Coming To The Right Answer By Themselves: Talking With Boys About Sexual Assault How do we discuss sexual assault and consent with teenage boys? A Jewish organization based near Philadelphia has developed a program to discuss difficult topics such as this in an all-male setting.

Coming To The Right Answer By Themselves: Talking With Boys About Sexual Assault

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The fight over Brett Kavanaugh's nomination to the Supreme Court prompted a lot of discussion in all corners of American life about sexual assault and, specifically, how young men are taught or not taught about consent. A Jewish organization near Philadelphia has a program to talk about this and other difficult topics with teenagers. NPR's Jeff Brady sat in with a group of young men.

JEFF BRADY, BYLINE: In the basement of a suburban Philadelphia home, a half dozen high school freshmen boys are munching on chips and pretzels as 35-year-old group leader Cody Greenes introduces the week's topic.

CODY GREENES: Raise your hand if you've heard of the #MeToo movement.

BRADY: He's a volunteer with Moving Traditions, which organizes conversations like this with thousands of Jewish teens around the country. Greenes leads a discussion about historical power differences between men and women and how that can play out when it comes to sex.

GREENES: Do we believe that verbal consent is necessary to be consent?


BRADY: But one of the boys, David Levin, says it isn't always so simple. He describes a situation on a bus where both people already said they're interested in each other, and the girl purposely sits next to the boy.

DAVID LEVIN: Over there and then she, like, puts a blanket around you two and lays down, like...

UNIDENTIFIED PERSON: Cuddles into you.

DAVID: Yeah, exactly. And, like, cuddles into you and, like, grabs your hand so you can hold hands and stuff. Like, those are signs, you know?

BRADY: The boys discuss several different situations, and most seem to conclude that getting verbal consent is the best choice. Moving Tradition's founder and CEO Deborah Meyer says the goal is to give teens the space to arrive at the right answer with their peers.

DEBORAH MEYER: We aren't telling them, this is how you need to behave, and this is how you don't behave. And we don't shame them for who they are. We help guys uncover the tenderness and the connection and the joy in themselves as a human being and develop for themselves a sense of ethics and values and responsibility.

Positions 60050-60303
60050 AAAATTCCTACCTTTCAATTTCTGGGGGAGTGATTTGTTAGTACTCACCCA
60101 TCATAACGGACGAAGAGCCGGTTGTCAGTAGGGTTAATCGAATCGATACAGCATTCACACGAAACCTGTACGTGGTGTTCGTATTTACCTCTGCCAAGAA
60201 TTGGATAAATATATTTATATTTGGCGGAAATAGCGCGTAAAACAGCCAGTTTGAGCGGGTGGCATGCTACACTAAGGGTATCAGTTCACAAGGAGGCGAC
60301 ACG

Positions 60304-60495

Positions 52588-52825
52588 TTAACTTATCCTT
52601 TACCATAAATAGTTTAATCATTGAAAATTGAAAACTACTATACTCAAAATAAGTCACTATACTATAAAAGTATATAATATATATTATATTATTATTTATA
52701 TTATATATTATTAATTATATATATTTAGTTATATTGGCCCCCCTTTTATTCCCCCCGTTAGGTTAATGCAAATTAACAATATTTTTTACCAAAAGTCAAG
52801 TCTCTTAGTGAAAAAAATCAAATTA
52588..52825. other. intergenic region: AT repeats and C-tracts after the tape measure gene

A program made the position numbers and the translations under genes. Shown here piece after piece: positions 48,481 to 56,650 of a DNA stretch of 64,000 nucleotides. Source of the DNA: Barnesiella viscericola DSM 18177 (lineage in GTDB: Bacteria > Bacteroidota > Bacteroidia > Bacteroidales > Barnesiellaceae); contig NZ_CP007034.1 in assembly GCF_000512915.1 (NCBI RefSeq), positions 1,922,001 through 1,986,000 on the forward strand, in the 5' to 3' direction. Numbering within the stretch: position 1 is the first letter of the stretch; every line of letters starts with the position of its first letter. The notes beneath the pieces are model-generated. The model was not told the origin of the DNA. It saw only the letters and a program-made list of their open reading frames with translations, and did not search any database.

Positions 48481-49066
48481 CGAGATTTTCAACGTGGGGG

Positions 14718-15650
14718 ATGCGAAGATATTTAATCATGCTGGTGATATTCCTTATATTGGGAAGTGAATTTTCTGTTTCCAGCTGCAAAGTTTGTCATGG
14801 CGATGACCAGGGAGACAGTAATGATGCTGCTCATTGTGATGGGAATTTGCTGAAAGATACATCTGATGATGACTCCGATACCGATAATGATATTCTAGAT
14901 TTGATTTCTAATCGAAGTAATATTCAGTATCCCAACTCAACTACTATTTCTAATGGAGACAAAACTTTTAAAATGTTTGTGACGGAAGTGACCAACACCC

BRADY: Talking about sexual assault and consent this way sounds different from what a lot of people heard in the past. University of New Hampshire sociology professor Sharyn Potter says older generations might remember talks for incoming college freshmen.

SHARYN POTTER: We gave females rape whistles and mace. And we told them, you know, to be careful when they went out and not to be raped. And then we would sit down and talk to men and tell them not to be rapists.

BRADY: The problem, says Potter, is that only a small percentage of men are perpetrators. Potter says a more productive approach is to train bystanders how to identify someone who may be at risk of sexual assault and then how to intervene. Potter says this is hard work but not impossible.

POTTER: We've already done this as a society with the anti-drunk driving movement.

BRADY: Decades back, most people were uncomfortable taking a friend's keys when they were too drunk to drive. But after years of research and education programs, the rate of alcohol-related traffic deaths has been cut in half since the 1980s. Potter says for sexual assault, this kind of culture change is just getting started. But look around, and you'll find examples. One of the teenage boys meeting in the basement says that as a high school freshman, he's already used these skills.

MATTHEW O'DONNELL: I have seen some stuff, like, at a football game.

BRADY: Matthew O'Donnell says he saw another guy touching a girl and trying to get intimate. He wasn't sure it was a problem. But just in case, he made an excuse to separate them.

MATTHEW: When I saw it happening, I was just kind of like, oh, I have to go to the bathroom. And the bathroom was, like, on the other side of stadium. So I said, come with me.

BRADY: The guy went with him, and the potential problem was averted. Sharyn Potter, the sociologist, says that's a perfect example of identifying a situation and then intervening. She says more of that, along with praise for people like O'Donnell, could lead to the culture change that results in fewer sexual assaults in the future. Jeff Brady, NPR News, Philadelphia.


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